Just a few of the many faces (and hairstyles) of Paco Blancas.
When asked why he appears to be crying in several of Marco Anelli’s portraits in the Marina Abramović: The Artist Is Present Flickr gallery (where he can be intermittently spotted, kind of like a more bipolar version of Where’s Waldo?), Blancas explains that Abramović is a catalyst who “presses the button that makes you feel all these emotions and feelings.” It’s also important to note that they are tears of joy — at least most of the time.
You’re just being and thinking about somebody or something that’s important in your life. And then just acknowledging this person or situation and moving on into being present because yeah, the tears come, but I don’t want to cry for the entire sitting. I want to move on and continue to be with Marina, to be present.
Beyond free therapy sessions, Blancas’ visits achieve a feat that most busy New Yorkers would write off as the impossible — for him, they manage to stop time.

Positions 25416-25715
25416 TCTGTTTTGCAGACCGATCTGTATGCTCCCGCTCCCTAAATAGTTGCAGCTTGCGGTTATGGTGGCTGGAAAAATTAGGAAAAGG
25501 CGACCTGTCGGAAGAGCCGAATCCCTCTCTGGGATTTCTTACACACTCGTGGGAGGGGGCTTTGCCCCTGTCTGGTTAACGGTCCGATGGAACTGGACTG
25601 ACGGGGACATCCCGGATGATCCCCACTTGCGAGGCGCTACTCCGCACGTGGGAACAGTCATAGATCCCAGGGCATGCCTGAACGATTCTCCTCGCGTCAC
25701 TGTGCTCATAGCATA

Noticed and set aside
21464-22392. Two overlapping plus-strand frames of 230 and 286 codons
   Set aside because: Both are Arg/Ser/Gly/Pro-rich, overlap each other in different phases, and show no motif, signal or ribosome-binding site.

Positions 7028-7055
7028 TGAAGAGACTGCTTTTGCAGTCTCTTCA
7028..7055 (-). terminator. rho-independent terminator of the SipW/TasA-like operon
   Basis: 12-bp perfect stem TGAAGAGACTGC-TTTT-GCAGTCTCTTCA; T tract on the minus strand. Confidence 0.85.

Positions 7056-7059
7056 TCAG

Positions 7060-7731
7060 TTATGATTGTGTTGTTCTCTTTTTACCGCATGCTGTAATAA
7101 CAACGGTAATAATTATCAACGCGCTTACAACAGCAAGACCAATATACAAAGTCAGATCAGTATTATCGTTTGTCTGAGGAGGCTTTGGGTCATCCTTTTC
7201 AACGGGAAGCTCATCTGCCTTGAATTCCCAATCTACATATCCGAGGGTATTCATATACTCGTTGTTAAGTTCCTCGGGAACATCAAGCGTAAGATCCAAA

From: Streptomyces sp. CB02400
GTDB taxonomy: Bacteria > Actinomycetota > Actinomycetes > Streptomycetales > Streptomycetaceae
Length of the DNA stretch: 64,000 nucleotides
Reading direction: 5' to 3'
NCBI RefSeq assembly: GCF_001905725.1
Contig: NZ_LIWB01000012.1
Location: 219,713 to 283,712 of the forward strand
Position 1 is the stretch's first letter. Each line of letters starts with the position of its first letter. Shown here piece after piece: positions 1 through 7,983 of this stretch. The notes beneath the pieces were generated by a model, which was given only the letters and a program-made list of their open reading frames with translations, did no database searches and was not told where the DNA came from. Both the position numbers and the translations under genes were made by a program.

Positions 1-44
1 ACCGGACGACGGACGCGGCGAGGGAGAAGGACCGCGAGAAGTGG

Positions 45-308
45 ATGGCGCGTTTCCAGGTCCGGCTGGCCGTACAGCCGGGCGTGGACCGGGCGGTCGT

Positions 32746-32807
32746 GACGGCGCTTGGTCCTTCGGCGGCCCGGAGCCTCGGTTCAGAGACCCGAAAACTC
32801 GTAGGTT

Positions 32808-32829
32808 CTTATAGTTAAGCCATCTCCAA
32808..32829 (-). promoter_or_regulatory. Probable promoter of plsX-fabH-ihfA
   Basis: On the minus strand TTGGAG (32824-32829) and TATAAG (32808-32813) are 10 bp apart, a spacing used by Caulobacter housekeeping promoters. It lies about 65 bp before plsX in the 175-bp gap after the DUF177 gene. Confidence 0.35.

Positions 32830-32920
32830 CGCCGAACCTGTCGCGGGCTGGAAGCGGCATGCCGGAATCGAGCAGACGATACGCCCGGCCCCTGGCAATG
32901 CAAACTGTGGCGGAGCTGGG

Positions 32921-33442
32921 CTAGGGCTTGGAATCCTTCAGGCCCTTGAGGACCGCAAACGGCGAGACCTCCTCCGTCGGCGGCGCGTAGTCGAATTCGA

…when I come here, I don’t make any plans because I know I’m going to be here and I don’t care what time it is. I just let go and forget about it. Sometimes we’ve been there for so many hours on line and you don’t even notice it, it’s like “Oh, how come it’s so late?” You don’t feel time anymore. Time stops, and there’s just this energy.
So is he just a groupie who’s high on the Abramović “no fear” Kool-Aid? Or is this make-up artist batshit crazy/in need of a hobby/just a really good sitter? You decide. And while you think on it, check out Howard Silver’s web documentary on the The Artist is Present.